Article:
It’s the year 2018. The president has nominated you to serve as his science adviser. You’re seated before a committee of Senators. They’ll make an initial call on whether or not you should be confirmed. One asks, then another (with variations on the same theme): Is climate change real? What should we do about it?
Sitting there, with the lights up, the video running, the cameras clicking, you know two things of a certainty.
First, the people who sent you here, the people who nominated you, have expectations about your answer. They’ve asked you the same questions – repeatedly – in interviewing you for the job, and they’ve heard, mulled over, and reacted to your answers. They’ve made clear what attributes (substance, stance, tone) they consider preconditions for the job, not just for the hearing but for the remainder of your tenure. The community you hail from, that is, your fellow scientists from your discipline, your fellow faculty members, your family – the people who shaped you, made you who you are – they have expectations too. Everyone wants to hear you to say certain things in a certain way.
The intersection of all these expectations is essentially a null set.
Second, you know that whatever you say, however you say it, your answer will serve as a springboard for criticism from every quarter – from the Senators present, from the scientific community, from the news media. What’s more, much of what those people will say has already been predetermined – rather than having much to do with what you will actually say. In part, that’s because we human beings don’t always just believe what we see. To a great extent we see what we believe. We find what we’re looking for.
To emphasize: the substance and the tone of the tweets, the blogposts, the op-eds, won’t just be a reaction to what you say. It may have been planned in advance. Even if not, it’ll reflect the writers’ and speakers’ upbringing, their previous life experiences, their employers’ or constituencies’ expectations and demands – the folks social scientists these days label their “culture” or “tribe.” (Full disclosure, though there shouldn’t be any lingering doubt; that applies to these LOTRW posts as well. Take them with a grain of salt.)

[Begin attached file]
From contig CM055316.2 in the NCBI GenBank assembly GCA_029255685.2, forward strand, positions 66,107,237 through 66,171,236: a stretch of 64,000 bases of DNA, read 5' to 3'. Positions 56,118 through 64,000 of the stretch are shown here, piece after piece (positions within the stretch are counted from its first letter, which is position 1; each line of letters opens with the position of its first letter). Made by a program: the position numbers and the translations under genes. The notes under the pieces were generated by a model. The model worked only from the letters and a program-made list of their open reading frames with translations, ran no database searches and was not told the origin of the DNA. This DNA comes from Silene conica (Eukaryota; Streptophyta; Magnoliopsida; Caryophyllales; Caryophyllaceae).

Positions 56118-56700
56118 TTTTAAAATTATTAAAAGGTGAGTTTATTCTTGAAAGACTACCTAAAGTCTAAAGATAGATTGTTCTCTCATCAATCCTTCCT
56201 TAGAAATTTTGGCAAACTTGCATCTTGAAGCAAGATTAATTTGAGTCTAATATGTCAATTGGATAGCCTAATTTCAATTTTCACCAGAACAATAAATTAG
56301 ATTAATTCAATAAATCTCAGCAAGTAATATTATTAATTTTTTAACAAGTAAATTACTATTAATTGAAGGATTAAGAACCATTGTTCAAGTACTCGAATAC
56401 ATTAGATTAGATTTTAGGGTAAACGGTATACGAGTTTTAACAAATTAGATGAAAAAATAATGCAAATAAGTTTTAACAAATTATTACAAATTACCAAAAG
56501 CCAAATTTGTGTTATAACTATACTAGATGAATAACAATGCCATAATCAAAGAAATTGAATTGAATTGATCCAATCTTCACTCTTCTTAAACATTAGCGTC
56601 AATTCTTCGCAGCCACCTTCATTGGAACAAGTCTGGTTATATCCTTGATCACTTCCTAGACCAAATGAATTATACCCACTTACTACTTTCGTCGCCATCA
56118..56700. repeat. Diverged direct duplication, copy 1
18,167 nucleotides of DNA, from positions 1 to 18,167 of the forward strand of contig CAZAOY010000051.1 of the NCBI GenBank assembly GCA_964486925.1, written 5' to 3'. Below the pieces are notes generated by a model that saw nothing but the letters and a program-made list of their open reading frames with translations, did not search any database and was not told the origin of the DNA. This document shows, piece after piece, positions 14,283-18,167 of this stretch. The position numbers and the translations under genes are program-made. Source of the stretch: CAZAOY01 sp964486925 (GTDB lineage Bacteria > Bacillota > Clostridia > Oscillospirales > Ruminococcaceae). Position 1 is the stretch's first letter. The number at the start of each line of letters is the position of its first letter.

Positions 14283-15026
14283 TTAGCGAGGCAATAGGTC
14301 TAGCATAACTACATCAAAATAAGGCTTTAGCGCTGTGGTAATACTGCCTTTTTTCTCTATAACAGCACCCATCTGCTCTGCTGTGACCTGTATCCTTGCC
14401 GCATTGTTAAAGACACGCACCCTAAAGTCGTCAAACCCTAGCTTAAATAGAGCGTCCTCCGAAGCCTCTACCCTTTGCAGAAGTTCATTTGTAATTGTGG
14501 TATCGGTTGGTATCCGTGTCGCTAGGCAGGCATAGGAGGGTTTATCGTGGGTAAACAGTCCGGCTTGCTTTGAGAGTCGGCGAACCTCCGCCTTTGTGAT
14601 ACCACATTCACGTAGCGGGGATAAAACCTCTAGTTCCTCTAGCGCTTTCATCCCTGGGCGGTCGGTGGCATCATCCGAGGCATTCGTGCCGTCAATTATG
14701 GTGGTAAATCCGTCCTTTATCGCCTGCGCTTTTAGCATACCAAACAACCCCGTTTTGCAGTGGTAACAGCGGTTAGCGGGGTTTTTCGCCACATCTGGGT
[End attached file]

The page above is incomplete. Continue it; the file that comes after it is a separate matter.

How do you respond?
Before we turn to that question, it’s worth noting that things haven’t changed all that much. Case in point: some 2000 years ago there was another conversation, really a confirmation hearing of a sort, considered so remarkable by those “in the room when it happened” that they carefully, meticulously, passed the transcript down through the ages. Very few documents have survived from that period, but this one did. It mattered that much.
It’s c. 30/33A.D.Then the Pharisees went out and laid plans to trap him in his words. They sent their disciples to him along with the Herodians. “Teacher,” they said, “we know that you are a man of integrity and that you teach the way of God in accordance with the truth. You aren’t swayed by others, because you pay no attention to who they are. Tell us then, what is your opinion? Is it right to pay the imperial tax to Caesar or not?”
But Jesus, knowing their evil intent, said, “You hypocrites, why are you trying to trap me? Show me the coin used for paying the tax.” They brought him a denarius, and he asked them, “Whose image is this? And whose inscription?”
“Caesar’s,” they replied.
Then he said to them, “So give back to Caesar what is Caesar’s, and to God what is God’s.”
They were indeed amazed… and so are we, even millennia later. What an answer!
Again, how do you respond?
A final observation. There’s little joy in debate. Not for you, certainly, but for not for anyone else in the hearing room either. Fact is, any satisfaction from scoring debating points is fleeting at best. The antibodies you build up on the other side endure.
But it’s possible to make it clear, perhaps not in so many words, but through tone, that you’re not interested in adding to the country’s polarization, fractiousness, division, distrust, and pain. There’s more than enough of that to go around. But if the people in the room want to join in a search for truth (including but not limited to what does scientific evidence say about climate change? What mitigation and coping options are available to us?) – you’re all in.
This is not a new thought. The best nominees move discussions in this direction, and the most satisfying confirmation hearings wind up on a similar positive note. That guy from 2000 years ago? He said,
Let freedom ring.
Note that there are many other such vexing questions at the intersection of science and policy, touching on when life begins, creation and evolution, the health implications of nanotechnology, genetically modified foods, vaccinations, and more.
Matthew 22:15-22 NIV. Of course, this was a confirmation hearing of a different kind. Jesus made a simple claim, that he was the son of God. He had quite a resume: wise insights, healings, even bringing a friend back to life. But based on this hearing, and others, people were troubled. The concern was non-partisan. Not one, but all parties – Romans, the Jewish leaders, the people – agreed he should be put to death, and carried out the execution. But there’s been continuing disagreement about what happened next.